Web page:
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Trade, Commerce, and the State in the Roman World$
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Andrew Wilson and Alan Bowman

Print publication date: 2017

Print ISBN-13: 9780198790662

Published to Oxford Scholarship Online: December 2017

DOI: 10.1093/oso/9780198790662.001.0001

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The Silk Road between Syria and China

The Silk Road between Syria and China

(p.443) 15 The Silk Road between Syria and China
Trade, Commerce, and the State in the Roman World

David F. Graf

Oxford University Press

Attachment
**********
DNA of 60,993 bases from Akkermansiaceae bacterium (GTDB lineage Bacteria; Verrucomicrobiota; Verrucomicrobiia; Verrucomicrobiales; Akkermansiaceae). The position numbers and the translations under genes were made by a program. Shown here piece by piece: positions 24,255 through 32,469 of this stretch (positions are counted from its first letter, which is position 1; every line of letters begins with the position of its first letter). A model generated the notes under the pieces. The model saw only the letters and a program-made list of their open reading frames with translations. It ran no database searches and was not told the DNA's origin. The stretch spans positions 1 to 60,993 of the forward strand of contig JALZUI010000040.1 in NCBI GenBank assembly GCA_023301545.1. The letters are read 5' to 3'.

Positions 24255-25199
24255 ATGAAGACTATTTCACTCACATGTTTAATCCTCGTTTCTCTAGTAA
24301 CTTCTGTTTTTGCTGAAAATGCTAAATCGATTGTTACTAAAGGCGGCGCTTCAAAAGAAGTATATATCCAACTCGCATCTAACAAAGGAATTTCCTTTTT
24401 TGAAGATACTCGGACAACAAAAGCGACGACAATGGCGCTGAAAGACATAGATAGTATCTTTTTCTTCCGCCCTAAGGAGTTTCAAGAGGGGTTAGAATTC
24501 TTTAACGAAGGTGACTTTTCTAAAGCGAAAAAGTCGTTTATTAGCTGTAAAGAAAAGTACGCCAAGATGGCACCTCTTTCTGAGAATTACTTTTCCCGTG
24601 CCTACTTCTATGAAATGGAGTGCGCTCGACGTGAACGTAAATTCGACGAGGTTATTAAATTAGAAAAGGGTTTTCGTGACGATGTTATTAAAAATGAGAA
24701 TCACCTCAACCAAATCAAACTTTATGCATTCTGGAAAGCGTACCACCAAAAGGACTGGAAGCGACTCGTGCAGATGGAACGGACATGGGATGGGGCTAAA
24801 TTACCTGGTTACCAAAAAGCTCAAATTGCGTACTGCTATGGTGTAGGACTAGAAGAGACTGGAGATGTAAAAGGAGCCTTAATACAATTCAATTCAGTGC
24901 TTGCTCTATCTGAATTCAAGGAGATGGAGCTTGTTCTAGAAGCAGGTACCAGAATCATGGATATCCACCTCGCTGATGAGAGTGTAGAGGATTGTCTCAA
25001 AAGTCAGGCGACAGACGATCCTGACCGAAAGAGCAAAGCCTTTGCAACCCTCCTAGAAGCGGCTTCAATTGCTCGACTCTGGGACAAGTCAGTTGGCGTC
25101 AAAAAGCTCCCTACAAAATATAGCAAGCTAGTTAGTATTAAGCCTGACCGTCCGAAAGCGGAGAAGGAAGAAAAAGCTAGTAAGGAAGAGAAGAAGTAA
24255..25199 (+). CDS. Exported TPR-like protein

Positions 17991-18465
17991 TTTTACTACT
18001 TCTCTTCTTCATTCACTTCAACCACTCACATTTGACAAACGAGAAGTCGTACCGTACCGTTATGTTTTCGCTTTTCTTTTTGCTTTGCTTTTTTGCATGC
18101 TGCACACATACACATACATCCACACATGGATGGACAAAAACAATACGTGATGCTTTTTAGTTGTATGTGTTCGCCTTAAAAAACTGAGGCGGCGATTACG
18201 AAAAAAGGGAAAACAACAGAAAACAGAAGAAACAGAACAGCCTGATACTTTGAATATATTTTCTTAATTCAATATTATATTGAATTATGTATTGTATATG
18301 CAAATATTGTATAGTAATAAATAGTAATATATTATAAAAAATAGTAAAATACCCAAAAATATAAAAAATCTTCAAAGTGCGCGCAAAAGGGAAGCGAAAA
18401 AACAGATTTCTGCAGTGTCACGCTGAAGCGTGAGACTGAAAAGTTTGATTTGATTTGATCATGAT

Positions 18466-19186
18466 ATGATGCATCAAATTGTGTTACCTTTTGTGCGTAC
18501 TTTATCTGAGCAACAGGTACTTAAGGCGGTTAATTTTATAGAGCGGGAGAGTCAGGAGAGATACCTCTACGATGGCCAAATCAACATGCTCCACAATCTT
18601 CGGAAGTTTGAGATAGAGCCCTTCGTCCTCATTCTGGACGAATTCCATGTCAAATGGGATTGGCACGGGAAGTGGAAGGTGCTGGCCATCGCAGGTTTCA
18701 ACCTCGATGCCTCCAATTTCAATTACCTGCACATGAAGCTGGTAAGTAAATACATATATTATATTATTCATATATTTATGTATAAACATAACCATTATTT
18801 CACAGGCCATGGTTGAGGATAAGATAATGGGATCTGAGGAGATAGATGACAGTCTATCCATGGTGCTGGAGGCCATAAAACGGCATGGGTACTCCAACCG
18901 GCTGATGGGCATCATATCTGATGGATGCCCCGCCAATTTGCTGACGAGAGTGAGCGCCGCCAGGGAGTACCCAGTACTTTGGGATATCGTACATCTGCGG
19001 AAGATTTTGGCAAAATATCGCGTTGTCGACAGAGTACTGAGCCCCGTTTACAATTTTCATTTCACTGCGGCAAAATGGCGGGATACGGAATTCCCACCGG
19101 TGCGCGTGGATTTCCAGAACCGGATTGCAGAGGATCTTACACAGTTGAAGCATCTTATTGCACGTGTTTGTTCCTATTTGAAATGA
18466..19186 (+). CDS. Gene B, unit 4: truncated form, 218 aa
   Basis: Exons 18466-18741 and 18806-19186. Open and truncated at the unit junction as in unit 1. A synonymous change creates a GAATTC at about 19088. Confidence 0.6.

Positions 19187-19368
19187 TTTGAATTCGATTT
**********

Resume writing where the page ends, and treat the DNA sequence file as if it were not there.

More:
This chapter provides a comprehensive overview of the archaeological and written evidence for the so-called Silk Roads and the development of trade along them between the second century BC and the end of the Han dynasty in the early second century AD. The Silk Road trade at the Chinese end originated epiphenomenally on the practice of state tribute and diplomatic embassies, as tribute in kind and diplomatic gifts were resold by their enterprising recipients. As trade developed along the routes westwards and gained its own momentum, its value was harnessed by the state in the form of heavy customs dues. Rather than a coordinated route utilized by merchants travelling the length of the terrain between China and Rome, the picture emerging is that of segmented trade involving various merchants.

Keywords:   Roman trade, Roman economy, Silk Roads, Rome and China, Sogdia, external trade

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